アプリケーションノート 4499

Miniature Circuit Converts Negative Inputs to Positive Outputs


要約: You can obtain a precise, positive output voltage from a negative voltage supply by teaming a boost converter with a linear regulator. The input and output capabilities of the circuit depend on the allowable input/output voltages of ICs U1 and U2.

A similar version of this article appeared in the April 23, 2009 issue of EDN magazine.

You can obtain a precise, positive output voltage from a negative voltage supply by teaming a boost converter with a linear regulator as shown in Figure 1. The input and output capabilities of the circuit depend on the allowable input/output voltages of ICs U1 (MAX8574) and U2 (MAX8875). In this case, U1 and U2 are chosen to convert a -5V input voltage to a +3.3V output voltage.

Figure 1. This 2-IC circuit converts a negative 5V input to a positive 3.3V output.
Figure 1. This 2-IC circuit converts a negative 5V input to a positive 3.3V output.

U1 is a boost converter that accepts -5V when its VCC pin is connected to the common ground (the ground of the negative power supply input). Voltage divider R1/R2 at the output of this U1 circuit provides the feedback necessary to set the output voltage 10.5V above U1's GND pin. With the FB threshold voltage factory-set to 1.226V, you can choose R1 and R2 using this equation: (1.226V/R2)(R1 + R2) = 10.5V. Current through the R1 and R2 resistors should be at least 2µA. The U1 output (U2's IN) is 10.5V above -5V, which is +5.5V with respect to the common ground.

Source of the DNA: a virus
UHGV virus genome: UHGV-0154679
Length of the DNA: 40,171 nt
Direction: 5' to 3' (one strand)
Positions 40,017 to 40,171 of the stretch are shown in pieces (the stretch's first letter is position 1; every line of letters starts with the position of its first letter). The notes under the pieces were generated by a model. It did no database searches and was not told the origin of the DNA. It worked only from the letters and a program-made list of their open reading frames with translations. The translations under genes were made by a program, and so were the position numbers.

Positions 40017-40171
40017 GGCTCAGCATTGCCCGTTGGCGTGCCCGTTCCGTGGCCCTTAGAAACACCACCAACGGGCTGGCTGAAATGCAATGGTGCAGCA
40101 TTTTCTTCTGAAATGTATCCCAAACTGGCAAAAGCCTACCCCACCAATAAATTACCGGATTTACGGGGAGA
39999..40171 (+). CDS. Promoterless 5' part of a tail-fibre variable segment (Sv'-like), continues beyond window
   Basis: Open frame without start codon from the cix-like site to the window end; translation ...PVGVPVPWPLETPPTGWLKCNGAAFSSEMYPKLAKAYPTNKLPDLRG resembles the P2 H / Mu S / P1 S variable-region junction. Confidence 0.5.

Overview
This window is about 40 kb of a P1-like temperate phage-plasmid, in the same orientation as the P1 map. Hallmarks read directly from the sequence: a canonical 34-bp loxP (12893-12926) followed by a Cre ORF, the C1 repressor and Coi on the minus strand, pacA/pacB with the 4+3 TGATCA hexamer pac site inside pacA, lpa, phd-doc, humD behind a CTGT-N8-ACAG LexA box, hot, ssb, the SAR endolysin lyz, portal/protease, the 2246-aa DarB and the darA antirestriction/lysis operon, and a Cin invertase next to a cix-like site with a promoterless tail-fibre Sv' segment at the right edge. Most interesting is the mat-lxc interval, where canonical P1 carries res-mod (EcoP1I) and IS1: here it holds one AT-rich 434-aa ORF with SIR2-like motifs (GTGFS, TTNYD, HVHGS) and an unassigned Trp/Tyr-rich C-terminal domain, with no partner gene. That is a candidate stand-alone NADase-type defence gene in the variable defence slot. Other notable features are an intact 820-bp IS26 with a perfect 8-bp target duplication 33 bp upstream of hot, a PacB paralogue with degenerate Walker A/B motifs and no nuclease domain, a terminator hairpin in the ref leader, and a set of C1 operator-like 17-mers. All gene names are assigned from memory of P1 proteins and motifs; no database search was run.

U2, a linear regulator whose GND pin connects to the common ground, accepts input voltages up to +6.5V. Its output is factory set to +3.3V. Figure 2 shows the Figure 1 output voltage versus output current for input voltages of -4.5V, -5V, and -5.5V.

Figure 2. Figure 1 output voltage vs. output current, for source voltages -4.5V, -5.0V, and -5.5V.
Figure 2. Figure 1 output voltage vs. output current, for source voltages -4.5V, -5.0V, and -5.5V.